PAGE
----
Paul Mariner hailed a 'total team performance' after Argyle's victory over Reading yesterday. He said: "I think you could make out a case for many of the players to be man-of-the-match. It was a total team performance. You can look at each player individually and say they made a massive contribution. That includes the lads who started the game for us, and the ones who came off the bench. Everybody played some high-level stuff." Mariner insisted the back-to-back wins against Cardiff and Reading were no more than the players deserved. He said: "The players at this club have been magnificent in every single aspect. It's not only their professionalism but their thirst for knowledge and putting it into practice. They are a joy to work with." Argyle's display against Reading did not come as a surprise to Mariner. He said: "I think it has been a combination of the work we have done on the training ground and, obviously, the win the other day. We played against a very tough Cardiff side, who have got some very good players, and that win was a confidence boost for us. The most pleasing aspect about this is that, 48 hours later, we have put in probably an even better performance against a side at the wrong end of the table. It was somewhat of a six-pointer, but every game for us is a six-pointer. But to go out and play at that level, especially in front of your own fans, is very pleasing." Argyle are now only two points adrift of a position of safety in the Championship at the midway point of the season. Mariner added: "I think we are still in the bottom three on goal difference, but the key is we put the points on board and keep dragging people closer to us. Hopefully, we can start climbing away." Argyle have played a 4-4-2 formation in the last two matches, after using a 4-3-1-2 system in Mariner's first two games as boss. He said: "The type of people we are, on the staff side, we are very flexible. We have got a group of players who are very intelligent and we can throw different systems at them and they are happy to adjust. That's good for a team, and good for everybody, they can switch at the drop of a hat."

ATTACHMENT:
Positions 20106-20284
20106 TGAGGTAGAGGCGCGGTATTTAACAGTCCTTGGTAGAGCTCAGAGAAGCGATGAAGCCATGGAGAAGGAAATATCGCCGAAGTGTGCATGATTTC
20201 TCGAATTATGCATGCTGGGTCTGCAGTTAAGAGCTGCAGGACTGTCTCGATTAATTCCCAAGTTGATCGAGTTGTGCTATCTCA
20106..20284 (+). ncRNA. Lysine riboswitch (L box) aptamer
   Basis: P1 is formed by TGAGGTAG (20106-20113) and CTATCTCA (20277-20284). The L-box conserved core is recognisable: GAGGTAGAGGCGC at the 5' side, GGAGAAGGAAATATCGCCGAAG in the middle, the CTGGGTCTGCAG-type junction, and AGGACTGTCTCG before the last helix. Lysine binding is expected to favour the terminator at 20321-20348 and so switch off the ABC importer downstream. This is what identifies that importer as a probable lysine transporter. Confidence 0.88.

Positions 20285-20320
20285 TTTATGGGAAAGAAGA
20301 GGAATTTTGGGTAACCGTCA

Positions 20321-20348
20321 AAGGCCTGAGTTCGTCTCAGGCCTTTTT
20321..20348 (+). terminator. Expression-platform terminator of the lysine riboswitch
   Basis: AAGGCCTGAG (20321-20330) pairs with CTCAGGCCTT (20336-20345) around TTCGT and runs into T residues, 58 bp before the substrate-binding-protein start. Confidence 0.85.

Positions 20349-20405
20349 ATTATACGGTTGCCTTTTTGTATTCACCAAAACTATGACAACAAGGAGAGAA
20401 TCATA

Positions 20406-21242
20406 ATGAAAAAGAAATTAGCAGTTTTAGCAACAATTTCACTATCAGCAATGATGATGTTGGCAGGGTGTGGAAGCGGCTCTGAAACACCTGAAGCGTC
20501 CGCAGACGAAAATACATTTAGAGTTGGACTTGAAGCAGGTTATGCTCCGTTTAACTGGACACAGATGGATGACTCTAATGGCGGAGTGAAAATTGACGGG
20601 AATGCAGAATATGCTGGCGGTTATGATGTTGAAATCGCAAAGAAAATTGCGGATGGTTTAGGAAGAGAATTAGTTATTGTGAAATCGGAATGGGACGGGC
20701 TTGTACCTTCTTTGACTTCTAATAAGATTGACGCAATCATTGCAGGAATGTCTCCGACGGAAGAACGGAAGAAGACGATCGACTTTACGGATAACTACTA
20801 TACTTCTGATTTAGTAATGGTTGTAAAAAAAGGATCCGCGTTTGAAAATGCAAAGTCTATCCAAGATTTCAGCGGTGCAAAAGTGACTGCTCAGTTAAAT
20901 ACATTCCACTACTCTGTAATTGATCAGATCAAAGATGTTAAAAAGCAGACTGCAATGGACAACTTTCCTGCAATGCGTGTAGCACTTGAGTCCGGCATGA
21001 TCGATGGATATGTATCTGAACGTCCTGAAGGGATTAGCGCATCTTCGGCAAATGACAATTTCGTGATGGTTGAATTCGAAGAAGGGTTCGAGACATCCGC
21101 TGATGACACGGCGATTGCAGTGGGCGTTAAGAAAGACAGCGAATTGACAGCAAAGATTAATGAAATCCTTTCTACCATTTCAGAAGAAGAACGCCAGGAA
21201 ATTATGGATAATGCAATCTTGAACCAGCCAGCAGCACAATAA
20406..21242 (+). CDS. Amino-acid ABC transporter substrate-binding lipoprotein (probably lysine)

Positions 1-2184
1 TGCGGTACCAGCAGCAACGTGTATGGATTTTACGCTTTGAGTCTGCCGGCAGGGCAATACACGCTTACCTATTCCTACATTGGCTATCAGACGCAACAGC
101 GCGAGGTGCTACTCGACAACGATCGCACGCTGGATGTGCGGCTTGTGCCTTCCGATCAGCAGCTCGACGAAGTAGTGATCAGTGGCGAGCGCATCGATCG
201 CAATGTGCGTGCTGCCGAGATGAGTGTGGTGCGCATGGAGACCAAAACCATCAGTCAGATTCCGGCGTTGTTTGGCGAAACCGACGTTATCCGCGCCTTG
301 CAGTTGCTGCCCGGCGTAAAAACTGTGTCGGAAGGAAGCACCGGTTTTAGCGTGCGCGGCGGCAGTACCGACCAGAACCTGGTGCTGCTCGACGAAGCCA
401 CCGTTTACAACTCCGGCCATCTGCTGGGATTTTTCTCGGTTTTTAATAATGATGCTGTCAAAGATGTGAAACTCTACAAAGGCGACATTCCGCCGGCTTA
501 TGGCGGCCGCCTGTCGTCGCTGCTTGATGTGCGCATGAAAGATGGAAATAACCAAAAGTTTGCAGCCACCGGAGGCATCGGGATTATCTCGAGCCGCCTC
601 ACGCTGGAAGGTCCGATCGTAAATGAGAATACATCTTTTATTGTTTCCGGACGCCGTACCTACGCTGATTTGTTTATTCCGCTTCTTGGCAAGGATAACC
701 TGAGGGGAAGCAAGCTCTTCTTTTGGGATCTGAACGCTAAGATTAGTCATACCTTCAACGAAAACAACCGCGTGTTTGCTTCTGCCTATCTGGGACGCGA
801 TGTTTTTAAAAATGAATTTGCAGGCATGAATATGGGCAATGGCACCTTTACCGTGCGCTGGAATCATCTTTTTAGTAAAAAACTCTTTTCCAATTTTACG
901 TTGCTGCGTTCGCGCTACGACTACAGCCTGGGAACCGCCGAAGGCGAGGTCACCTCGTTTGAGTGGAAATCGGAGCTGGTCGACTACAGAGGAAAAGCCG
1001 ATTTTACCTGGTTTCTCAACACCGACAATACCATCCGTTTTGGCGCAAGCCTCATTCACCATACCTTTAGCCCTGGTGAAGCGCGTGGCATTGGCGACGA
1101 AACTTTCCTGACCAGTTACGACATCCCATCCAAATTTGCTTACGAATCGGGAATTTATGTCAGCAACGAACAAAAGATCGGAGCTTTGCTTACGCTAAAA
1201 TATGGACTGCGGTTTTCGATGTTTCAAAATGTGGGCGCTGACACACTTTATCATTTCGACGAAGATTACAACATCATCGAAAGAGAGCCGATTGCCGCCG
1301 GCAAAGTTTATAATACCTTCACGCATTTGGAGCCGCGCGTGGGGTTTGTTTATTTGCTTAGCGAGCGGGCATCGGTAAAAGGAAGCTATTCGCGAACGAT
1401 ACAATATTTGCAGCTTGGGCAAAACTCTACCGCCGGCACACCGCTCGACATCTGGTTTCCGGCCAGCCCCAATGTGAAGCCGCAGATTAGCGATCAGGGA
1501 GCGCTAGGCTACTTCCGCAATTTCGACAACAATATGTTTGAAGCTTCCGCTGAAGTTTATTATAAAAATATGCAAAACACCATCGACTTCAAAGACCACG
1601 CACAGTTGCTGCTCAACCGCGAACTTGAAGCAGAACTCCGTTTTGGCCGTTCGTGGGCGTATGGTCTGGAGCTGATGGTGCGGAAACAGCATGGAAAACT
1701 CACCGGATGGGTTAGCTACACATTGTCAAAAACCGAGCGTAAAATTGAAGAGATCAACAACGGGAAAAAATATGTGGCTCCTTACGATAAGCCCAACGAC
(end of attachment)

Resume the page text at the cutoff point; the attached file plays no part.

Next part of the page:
Alan Judge believes Argyle's new management team of Paul Mariner and John Carver have helped to instil a belief into the team as they aim to pull themselves clear of the relegation zone. Judge, who got two of the goals yesterday, said: "If I'm honest, I think we were due a win and I think I was due a goal as well. As I said in the match programme, someone was due a hammering from us and they were the ones who got it. We took a lot of confidence from the Cardiff game. What were they, fourth in the league at the time? To beat them at their place, we got a whole load of confidence coming into today's game. Also, the gaffer has put a lot of confidence into us, he believes in every one of us, so it makes it easier. The gaffer and John are unbelievable – they are so hands on, which is great. I think that is what we needed, and it certainly seems to be working at the moment." Judge admits he is getting himself back into top form after a sluggish opening to his second spell at Home Park. "I think I was a bit of a slow starter this year," he said. "I think Paul Sturrock was right to pull me out when he did because I wasn't performing to my ability. It made me realise that nobody is guaranteed to play every week, and it gave me the kick up the backside I needed. Now, I think I am in a good run of form, so I'm happy enough." As well as improving confidence within the dressing room, Judge was quick to point out the efforts to which Mariner and Carver are going in a bid to generate more points. "We've watched a lot on the other teams, so we know where the opposition are strong and where they are weak," said Judge. "That's something the gaffer has brought in. We knew the back two for Reading were their weak areas, so we just put the ball in the channels for Mackie, and not many people are going to keep up with him." Judge says more of the same will be needed against Newcastle. He said: "Obviously, we are happy to play a game against them, but the League is our main importance. Hopefully, we will enjoy Saturday and you never know what might happen against them. I don't think they will fancy coming here."